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frankliner

Ritter Park neighborhood

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I remember when I was growing up being awed by the Ritter Park area of Huntington. When I went back recently, there were several grand homes in various states of decay, but several renovation projects going on. Does anyone know if there has been a trend toward further decay or more renovation in this area in recent years? Also, has the city made any recent investments in and around this area?

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There have been some renovations on houses immediately surrounding the park. Depending on what you mean by recent years, there have been investments in the park as well, although I think the Greater Huntington Parks and Recreation District is responsible for those more than the city.

Notable renovations have included:

  • New tennis court building, featuring concessions and showers

  • Bathrooms and a small meeting room next to the Rose Garden

  • New bathrooms, some lighting and sound renovations to the Amphitheater

  • Artwork (statues) scattered through the park

  • Paved section of walkway that often remained swampy

In addition, though it's slightly off-topic, Rotary Park has also seen improvements. There are new walking paths, new parking areas, and a large Frisbee golf course. (24 holes, I believe.) It's also open later -- a major change for a park that not long ago was a haven for drug and illicit sex activities.

GHPRD has improved several other city parks as well. The only one suffering is the Riverfront Park, actually. Sad to say, it's become a haven for homeless who confront people begging for money. There has been talk of a bike trail to be built along the Ohio from the east end of Huntington to Virginia Point in Kenova, but I don't know if that would work -- there are several industrial areas along that route.

GHPRD has been suffering itself recently. It is being funded at a horribly low level -- approximately $15 per person in the area per year, versus $50 per person per year for the Charleston Parks. At the same time, it is responsibly for considerably more land area and more park facilities. There is a bond issue to increase funding slated for the elections this year. We'll see if the people of the area are willing to fund it.

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There have been some renovations on houses immediately surrounding the park. Depending on what you mean by recent years, there have been investments in the park as well, although I think the Greater Huntington Parks and Recreation District is responsible for those more than the city.

Notable renovations have included:

  • New tennis court building, featuring concessions and showers

  • Bathrooms and a small meeting room next to the Rose Garden

  • New bathrooms, some lighting and sound renovations to the Amphitheater

  • Artwork (statues) scattered through the park

  • Paved section of walkway that often remained swampy

In addition, though it's slightly off-topic, Rotary Park has also seen improvements. There are new walking paths, new parking areas, and a large Frisbee golf course. (24 holes, I believe.) It's also open later -- a major change for a park that not long ago was a haven for drug and illicit sex activities.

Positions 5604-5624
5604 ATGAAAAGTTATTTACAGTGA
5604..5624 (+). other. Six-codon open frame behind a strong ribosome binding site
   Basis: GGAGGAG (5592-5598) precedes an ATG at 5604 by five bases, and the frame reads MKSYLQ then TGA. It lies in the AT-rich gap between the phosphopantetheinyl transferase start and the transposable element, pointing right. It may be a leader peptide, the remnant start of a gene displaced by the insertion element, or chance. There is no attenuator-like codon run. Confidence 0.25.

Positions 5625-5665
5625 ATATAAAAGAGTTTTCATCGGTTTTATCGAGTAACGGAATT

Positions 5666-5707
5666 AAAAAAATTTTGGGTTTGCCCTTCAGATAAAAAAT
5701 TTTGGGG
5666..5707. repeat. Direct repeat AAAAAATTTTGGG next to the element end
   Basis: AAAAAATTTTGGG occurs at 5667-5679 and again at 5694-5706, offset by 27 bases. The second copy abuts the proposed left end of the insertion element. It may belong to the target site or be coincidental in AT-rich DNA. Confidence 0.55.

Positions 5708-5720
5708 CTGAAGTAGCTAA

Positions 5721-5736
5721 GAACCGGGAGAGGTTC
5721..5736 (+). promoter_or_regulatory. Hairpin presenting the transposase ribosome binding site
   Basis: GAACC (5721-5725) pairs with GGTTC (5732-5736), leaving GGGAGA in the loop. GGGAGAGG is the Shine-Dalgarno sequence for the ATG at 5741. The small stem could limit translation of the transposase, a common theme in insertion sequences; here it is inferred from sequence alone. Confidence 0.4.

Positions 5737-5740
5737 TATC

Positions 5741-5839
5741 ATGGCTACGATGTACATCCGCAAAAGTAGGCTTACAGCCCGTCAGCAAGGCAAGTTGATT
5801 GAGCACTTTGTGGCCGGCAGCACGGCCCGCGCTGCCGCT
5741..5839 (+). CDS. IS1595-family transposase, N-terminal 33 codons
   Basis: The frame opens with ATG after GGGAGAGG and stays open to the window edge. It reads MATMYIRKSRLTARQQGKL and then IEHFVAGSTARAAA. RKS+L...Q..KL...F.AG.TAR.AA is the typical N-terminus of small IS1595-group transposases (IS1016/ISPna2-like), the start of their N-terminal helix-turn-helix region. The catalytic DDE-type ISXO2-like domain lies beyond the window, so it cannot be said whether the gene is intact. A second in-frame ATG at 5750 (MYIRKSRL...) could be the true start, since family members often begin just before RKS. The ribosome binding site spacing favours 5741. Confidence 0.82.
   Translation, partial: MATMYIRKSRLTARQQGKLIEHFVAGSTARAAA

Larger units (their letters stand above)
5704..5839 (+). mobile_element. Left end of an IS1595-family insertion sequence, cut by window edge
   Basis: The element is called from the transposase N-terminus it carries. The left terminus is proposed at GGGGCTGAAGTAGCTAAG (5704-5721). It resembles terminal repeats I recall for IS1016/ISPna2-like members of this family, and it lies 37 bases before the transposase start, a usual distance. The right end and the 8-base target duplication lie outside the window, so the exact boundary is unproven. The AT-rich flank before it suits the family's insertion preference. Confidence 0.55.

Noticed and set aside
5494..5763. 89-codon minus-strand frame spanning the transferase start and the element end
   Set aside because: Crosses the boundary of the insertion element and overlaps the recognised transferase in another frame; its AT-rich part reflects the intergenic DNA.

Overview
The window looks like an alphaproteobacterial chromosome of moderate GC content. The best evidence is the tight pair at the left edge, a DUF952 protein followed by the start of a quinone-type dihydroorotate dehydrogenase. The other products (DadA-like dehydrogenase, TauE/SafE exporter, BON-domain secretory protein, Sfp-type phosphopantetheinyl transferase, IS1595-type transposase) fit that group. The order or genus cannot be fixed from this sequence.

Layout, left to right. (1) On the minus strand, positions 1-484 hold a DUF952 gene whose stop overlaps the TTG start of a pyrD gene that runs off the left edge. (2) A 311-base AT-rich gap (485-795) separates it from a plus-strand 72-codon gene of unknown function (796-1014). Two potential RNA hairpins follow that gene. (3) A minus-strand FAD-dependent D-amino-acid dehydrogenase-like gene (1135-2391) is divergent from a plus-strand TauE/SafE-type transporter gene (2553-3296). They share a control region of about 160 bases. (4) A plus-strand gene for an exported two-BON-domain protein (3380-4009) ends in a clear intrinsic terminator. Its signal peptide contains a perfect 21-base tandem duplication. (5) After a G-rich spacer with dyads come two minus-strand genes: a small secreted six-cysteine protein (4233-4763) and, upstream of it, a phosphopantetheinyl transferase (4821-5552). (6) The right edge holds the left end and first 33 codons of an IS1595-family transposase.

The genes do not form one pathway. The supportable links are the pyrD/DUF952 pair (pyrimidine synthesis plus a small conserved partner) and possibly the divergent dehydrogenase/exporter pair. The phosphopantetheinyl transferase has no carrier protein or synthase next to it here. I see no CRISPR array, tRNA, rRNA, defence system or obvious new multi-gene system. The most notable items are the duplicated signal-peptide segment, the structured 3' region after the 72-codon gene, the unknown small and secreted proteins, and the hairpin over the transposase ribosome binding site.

GHPRD has improved several other city parks as well. The only one suffering is the Riverfront Park, actually. Sad to say, it's become a haven for homeless who confront people begging for money. There has been talk of a bike trail to be built along the Ohio from the east end of Huntington to Virginia Point in Kenova, but I don't know if that would work -- there are several industrial areas along that route.

GHPRD has been suffering itself recently. It is being funded at a horribly low level -- approximately $15 per person in the area per year, versus $50 per person per year for the Charleston Parks. At the same time, it is responsibly for considerably more land area and more park facilities. There is a bond issue to increase funding slated for the elections this year. We'll see if the people of the area are willing to fund it.

A lot of those same users do not live in Huntington, so do they have to pay taxes on the parks? I know that the GHPRD has facilities outside the city limits, so should this be a county-wide issue?

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It is a county bond issue. I don't know if it's a bond issue in Wayne County as well, though it should be. GHPRD covers Wayne County Parks as well.

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What type/style of artwork have they put in Ritter? I don't remember seeing that when I was there last. You're right, it's sad about how Huntington seems to shun itself from the river. I understand the flooding concerns, but most of the world's "livable" cities have found a way to successfully utilize that resource.

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What type/style of artwork have they put in Ritter? I don't remember seeing that when I was there last. You're right, it's sad about how Huntington seems to shun itself from the river. I understand the flooding concerns, but most of the world's "livable" cities have found a way to successfully utilize that resource.

The floodwall is a huge barrier to utilizing the riverfront to its maximum potential. To do any modifications to it, such as adding entrances, will require a lengthy approval period through the Army Corps of Engineers.

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